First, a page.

Samsung’s new family of LED-based TVs come with widgets for Yahoo!, Flickr and YouTube. Kevin Maguire is country manager, Consumer Electronics, at Samsung Ireland.
Because of the recession, and with fewer people going out, are they spending more on home-entertainment technology?
That would be our expectation and the view across our industry. It’s a difficult time to judge, but from Samsung’s point of view, new products that have entered Irish stores have hit the ground running.
Across the world, compared to Q1, we are seeing a resurgence of sales because our old TV families have reached the end of their product life and people are anticipating the new LED [light emitting diode] technologies.
The overall consumer electronics market is under pressure, there’s no denying that, and prices are down 20pc. But there’s been no slide in quality, and Irish consumers are still buying bigger and bigger screens.
Blu-ray is also picking up momentum quite nicely. The value is out there. Last year, a Blu-ray home-theatre kit would have cost around €1,000, today you can get one for less than €500.
What does LED-based television promise?
LED TVs are the future of wide-screen TV technology. Compared to a traditional cathode ray tube TV, LEDs produce darker blacks that appear endlessly deep to the eye. Whites also remain crisp and bright with vivid colours. The result is a much more lifelike picture quality.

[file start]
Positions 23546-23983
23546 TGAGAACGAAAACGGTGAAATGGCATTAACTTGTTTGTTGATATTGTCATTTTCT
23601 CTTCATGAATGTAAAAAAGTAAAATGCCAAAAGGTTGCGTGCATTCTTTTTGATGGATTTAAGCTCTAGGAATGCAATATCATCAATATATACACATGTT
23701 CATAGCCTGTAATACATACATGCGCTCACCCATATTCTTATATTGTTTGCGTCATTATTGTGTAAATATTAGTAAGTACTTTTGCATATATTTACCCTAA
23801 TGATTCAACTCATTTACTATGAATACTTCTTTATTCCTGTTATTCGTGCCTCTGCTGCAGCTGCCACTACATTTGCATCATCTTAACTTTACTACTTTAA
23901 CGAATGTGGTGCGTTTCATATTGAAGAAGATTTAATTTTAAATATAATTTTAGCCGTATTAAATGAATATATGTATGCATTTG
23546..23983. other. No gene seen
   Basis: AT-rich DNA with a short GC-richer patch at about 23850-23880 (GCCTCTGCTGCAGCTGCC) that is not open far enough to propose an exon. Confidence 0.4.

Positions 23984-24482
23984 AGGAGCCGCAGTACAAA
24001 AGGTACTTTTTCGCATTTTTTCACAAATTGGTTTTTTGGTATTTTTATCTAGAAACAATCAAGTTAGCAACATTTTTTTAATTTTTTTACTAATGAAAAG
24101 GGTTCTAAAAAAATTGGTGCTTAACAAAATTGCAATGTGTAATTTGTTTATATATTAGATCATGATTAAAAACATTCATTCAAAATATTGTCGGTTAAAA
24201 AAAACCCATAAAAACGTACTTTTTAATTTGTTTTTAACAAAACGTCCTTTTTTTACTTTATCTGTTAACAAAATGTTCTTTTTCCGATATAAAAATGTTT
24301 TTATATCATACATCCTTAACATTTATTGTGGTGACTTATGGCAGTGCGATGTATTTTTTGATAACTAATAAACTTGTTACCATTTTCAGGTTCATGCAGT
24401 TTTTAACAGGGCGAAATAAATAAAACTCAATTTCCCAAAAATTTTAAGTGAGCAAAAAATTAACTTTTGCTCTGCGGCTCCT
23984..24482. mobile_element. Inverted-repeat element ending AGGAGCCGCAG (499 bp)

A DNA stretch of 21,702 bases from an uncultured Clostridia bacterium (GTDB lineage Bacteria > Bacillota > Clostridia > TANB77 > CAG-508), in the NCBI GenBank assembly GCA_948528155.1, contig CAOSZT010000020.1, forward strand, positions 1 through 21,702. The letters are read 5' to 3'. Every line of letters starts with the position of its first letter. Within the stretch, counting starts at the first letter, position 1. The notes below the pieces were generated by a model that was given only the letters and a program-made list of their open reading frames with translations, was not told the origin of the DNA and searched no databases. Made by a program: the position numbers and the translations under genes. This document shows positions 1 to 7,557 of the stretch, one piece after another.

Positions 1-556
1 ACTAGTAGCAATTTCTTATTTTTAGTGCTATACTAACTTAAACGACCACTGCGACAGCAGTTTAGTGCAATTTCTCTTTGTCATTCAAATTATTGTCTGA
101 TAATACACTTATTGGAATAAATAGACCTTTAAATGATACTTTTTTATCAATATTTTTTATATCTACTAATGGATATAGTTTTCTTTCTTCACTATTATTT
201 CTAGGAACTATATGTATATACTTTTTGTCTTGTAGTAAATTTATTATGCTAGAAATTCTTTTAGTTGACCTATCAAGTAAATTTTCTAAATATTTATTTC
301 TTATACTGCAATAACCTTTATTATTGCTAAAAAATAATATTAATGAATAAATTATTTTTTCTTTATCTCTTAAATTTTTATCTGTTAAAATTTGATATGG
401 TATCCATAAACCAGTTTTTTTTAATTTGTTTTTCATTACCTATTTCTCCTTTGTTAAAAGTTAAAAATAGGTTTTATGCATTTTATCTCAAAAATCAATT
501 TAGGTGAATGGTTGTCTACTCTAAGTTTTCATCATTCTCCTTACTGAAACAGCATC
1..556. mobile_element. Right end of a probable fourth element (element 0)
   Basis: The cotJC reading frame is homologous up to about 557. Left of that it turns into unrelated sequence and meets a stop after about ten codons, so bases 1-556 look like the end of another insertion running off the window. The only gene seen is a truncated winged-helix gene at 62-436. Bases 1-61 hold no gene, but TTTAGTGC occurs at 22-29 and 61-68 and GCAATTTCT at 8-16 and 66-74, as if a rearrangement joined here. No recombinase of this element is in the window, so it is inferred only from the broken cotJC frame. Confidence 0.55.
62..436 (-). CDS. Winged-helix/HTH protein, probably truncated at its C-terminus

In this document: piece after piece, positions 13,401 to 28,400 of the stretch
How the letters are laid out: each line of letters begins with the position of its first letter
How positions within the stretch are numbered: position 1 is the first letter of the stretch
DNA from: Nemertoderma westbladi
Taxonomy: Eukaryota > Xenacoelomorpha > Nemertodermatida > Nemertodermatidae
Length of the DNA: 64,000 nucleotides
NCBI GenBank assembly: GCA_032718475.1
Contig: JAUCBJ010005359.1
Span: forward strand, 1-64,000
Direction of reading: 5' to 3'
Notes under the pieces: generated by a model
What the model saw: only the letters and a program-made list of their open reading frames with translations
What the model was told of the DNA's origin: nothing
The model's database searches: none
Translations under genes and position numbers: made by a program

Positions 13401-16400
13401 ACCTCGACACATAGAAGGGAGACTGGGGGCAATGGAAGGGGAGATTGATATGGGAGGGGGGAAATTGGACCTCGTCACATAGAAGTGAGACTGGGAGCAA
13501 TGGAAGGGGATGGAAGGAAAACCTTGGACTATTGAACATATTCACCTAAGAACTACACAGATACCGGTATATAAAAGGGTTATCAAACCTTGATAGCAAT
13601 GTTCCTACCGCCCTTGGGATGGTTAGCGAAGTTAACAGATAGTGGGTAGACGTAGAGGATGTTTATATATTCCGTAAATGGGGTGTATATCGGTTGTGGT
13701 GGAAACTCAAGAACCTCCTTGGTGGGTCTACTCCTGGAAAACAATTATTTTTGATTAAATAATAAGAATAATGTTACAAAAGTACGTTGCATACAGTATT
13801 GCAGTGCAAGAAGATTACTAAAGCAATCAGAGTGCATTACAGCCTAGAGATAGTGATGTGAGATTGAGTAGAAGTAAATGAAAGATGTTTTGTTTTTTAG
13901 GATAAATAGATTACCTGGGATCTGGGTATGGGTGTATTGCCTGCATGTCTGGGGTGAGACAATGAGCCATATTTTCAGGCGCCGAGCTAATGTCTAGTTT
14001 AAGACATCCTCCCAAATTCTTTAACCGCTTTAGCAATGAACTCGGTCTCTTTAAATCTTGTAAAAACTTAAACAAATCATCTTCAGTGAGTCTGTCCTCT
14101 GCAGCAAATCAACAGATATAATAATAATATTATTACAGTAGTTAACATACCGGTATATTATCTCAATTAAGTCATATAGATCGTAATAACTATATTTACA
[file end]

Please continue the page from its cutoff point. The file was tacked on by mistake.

LED TVs are also mercury-free, which adds another degree of environmental friendliness and safety. Energy consumption is reduced by 40pc-plus versus traditional LCD TVs of a similar size.
Samsung’s latest high-definition TVs allow you to bring internet content from Yahoo! and YouTube to the living room. Is this a major paradigm shift?
While not fully internet accessible yet, these widgets are effectively small internet applications that allow you to update immediately things such as your favourite pictures from Flickr or YouTube videos if you are logged in.
We are working with other internet companies to bring more and more internet applications onto the big screen in the living room.
Because the internet is rife with viruses, I’m not sure the world is ready for TVs to have the same functionality as PCs, but widgets provide control and can keep the TV safe.
What other innovations are happening out there that are making the living room TV more of a cyber experience?
The latest generation of TVs come with USB ports as well as the usual HDMI and SCART ports.
TV manufacturers are increasingly subscribing to the Digital Living Network Alliance (DLNA), which allows TVs to stream content to and from the latest multimedia devices.
For example, if you have a movie stored on your laptop, you are now able to send it wirelessly to the TV via Wi-Fi.
If that’s possible, then think about being able to send content from your mobile phone and MP3 player and vice-versa.
What is the DLNA initiative all about and where will this drive the next generation of consumer electronics devices?
The DNLA is a wider industry standard that not only Samsung, but also manufacturers like Philips and Sony are subscribing to.
It is not just about big devices like TVs, but also for devices such as digital cameras and mobile phones. Ourselves and Nokia already have DLNA functionality on certain mobile phones.
Very soon the hard drive on your mobile phone could be the hard drive for your life.
By John Kennedy